— WNYC ? (@WNYC) June 9, 2016
This WNYC video shows Nikole Hannah-Jones and her daughter going to school.
There’s a tremendous power that can come when a reporter puts her or himself into a news story, combining reported facts with personal insight and detail not often available to an outsider.
But there are also some risks.
Nikole Hannah-Jones’ decision to write about the Brooklyn rezoning dispute from a personal perspective in the latest NYT Sunday Magazine is a good opportunity to explore the pros and cons of the personal reported narrative — and to hear what those who have tried it have to say about the experience.
Personal essays, or reported pieces including personal elements, are pretty much everywhere these days. You can see them on the Atlantic’s education page, in Vox, in Slate. Modern Love columns in the New York Times are a well-known example. BuzzFeed, CNN, VICE, and the Washington Post also regularly feature them. There are so many of them that the Washington Post published a piece not too long ago about how personal narratives had “conquered” journalism.
The upside is that these pieces carry an immediacy and authenticity that only the best traditional journalism seems to match. In highlighting thoughts and feelings, they tend to generate strong feelings of connection with readers, linking what can be obscure policy issues with real lives and consequences.
The potential downsides to reporters putting themselves (or their children) front and center in their writing is that doing so can hinder their perceived credibility as “objective” journalists by readers, hinder their skepticism or critical thinking about an issue that is so close to home, or skew media attention towards the somewhat insular and atypical concerns of reporters and editors. There’s also the issue of exposing oneself and family members to public scrutiny and potential criticism.
But what do those who’ve attempted this form have to say?
One of the main considerations, according to WNYC’s Rebecca Carroll, is how it will affect her family. Carroll wrote about her own school choice decision just a few days ago in Choosing a School When Race is the Main Concern. She also writes an opinion column for The Guardian where she regularly includes personal experiences.
However, the main challenge covering education, according to Carroll, is “finding a way to make it feel like a necessary conversation even if you don’t have kids.” And one of the main benefits of putting herself in the story is that it allows her to write from inside a world “that is so often written about in such a brash, disconnected way under the guise of journalistic objectivity.”
Whether it’s about racial segregation in New York City or anything else, writing about it personally helps give her pieces extra energy. “I’m on the ground, in my black skin, writing for and about us.”
Earlier this year, educator Amy Simone Piller wrote a piece about diversity at her school (I’m a New York City school administrator. Here’s how segregation lives on) for Vox. She sent a draft to the principal over the summer to get some idea of how the piece was going to go over, but generally got a better response than she expected. “I was expecting more irritation or frustration.”
And she was also glad that her piece had put an educator’s experience at the forefront of a story. “It’s hard to remember sometimes that being a practitioner gives you a voice.”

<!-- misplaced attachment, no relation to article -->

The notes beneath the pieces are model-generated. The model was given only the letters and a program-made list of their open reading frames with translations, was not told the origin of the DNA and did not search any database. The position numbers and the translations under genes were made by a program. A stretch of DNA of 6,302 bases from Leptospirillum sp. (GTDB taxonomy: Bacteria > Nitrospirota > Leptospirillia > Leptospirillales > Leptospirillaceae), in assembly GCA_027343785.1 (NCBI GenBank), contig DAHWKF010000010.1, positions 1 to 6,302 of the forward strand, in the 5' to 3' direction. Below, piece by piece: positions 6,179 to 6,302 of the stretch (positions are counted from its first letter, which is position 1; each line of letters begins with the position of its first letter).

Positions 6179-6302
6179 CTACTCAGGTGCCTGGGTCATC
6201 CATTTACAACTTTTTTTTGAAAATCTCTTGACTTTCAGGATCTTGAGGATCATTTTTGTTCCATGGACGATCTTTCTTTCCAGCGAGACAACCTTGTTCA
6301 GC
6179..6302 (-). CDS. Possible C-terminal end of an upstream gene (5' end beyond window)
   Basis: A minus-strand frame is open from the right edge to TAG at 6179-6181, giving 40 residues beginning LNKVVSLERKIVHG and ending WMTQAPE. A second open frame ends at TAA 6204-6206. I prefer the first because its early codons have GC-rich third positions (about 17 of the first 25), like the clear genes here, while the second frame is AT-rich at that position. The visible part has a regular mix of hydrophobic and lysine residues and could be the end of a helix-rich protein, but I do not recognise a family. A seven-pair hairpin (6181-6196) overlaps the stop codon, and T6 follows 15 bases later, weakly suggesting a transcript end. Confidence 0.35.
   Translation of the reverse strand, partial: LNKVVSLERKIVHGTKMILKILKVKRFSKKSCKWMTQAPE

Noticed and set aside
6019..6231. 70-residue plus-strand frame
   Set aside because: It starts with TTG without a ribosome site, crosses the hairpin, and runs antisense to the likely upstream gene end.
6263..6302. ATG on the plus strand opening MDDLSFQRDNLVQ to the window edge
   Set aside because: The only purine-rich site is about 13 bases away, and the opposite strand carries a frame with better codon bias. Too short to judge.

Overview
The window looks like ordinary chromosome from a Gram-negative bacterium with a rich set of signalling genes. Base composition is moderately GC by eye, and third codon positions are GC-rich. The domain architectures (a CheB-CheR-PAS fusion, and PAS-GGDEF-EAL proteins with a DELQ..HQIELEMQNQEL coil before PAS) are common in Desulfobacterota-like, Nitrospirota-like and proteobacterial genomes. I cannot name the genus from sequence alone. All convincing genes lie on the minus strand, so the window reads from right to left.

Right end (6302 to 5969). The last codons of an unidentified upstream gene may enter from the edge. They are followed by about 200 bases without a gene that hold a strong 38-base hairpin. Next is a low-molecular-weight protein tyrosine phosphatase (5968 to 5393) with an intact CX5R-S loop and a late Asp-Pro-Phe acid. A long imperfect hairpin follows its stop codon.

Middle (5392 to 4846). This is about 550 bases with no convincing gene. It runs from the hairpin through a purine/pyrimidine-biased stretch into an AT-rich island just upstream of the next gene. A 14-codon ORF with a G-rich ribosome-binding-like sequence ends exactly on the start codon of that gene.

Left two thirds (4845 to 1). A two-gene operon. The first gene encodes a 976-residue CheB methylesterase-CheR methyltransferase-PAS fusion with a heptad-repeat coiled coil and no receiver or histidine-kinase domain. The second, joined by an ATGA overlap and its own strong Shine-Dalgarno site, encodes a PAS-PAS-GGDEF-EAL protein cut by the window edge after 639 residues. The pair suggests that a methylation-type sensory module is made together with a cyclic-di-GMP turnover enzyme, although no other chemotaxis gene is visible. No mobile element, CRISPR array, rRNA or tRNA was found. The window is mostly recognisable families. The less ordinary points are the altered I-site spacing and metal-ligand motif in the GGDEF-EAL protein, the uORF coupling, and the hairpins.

Not everyone has a universally positive experience taking this approach. Chicago-based freelancer Maureen Kelleher wrote last year about her child’s experiences attending school while experiencing an evolving sense of gender identity (The Trouble with Pronouns).
Kelleher says that “it can feel like your are selling your kid’s story in the service of your own work.” There’s also the issue of preserving your child’s privacy. And “people can really slam you in comments about your kid (that’s pretty emotionally challenging to take even the risk).”
The criticism of personal choices and family members is an issue that Hannah-Jones is well aware of. She declined to be interviewed for this piece but recently wrote a column about her experience for the Times (A Reporter Is in the Center of a Story She Covered), describing how surreal it was last summer to be reporting on an issue that hit so close to home, and how she decided to write about NYC segregation from a personal perspective.
While initially she’d wanted to keep a wall between her work and home life, eventually she felt compelled to write about what she was going through personally. It wasn’t easy, Hannah-Jones writes, exposing her family’s internal issues to the public and to acquaintances, and limiting the potential impact on her child’s experience at the school she still attended.
“In the end, what I produced is probably my most nuanced exploration of the challenges of, and the mandate for, integration. And, as I expected, it touched a nerve with readers, prompting hundreds of emails, comments and social media posts. I am proud of it. But mostly, I am relieved it is done.”
In some ways, education reporters can’t help but bring personal experiences into their stories, even when they don’t mention themselves. Their experiences as students, teachers, or parents is part of their framework as journalists and often generates story ideas and angles.
Crossing the line into making one’s own personal experience a part of the story has obvious appeal and power, but carries with it some short-and long-term considerations that probably should be kept in mind. In the case of Hannah-Jones’ story, there was really no other way for her to write about segregation in New York City, and she is already so closely identified with the issue of integration that there was somewhat less at risk. For other writers, the end result might be different.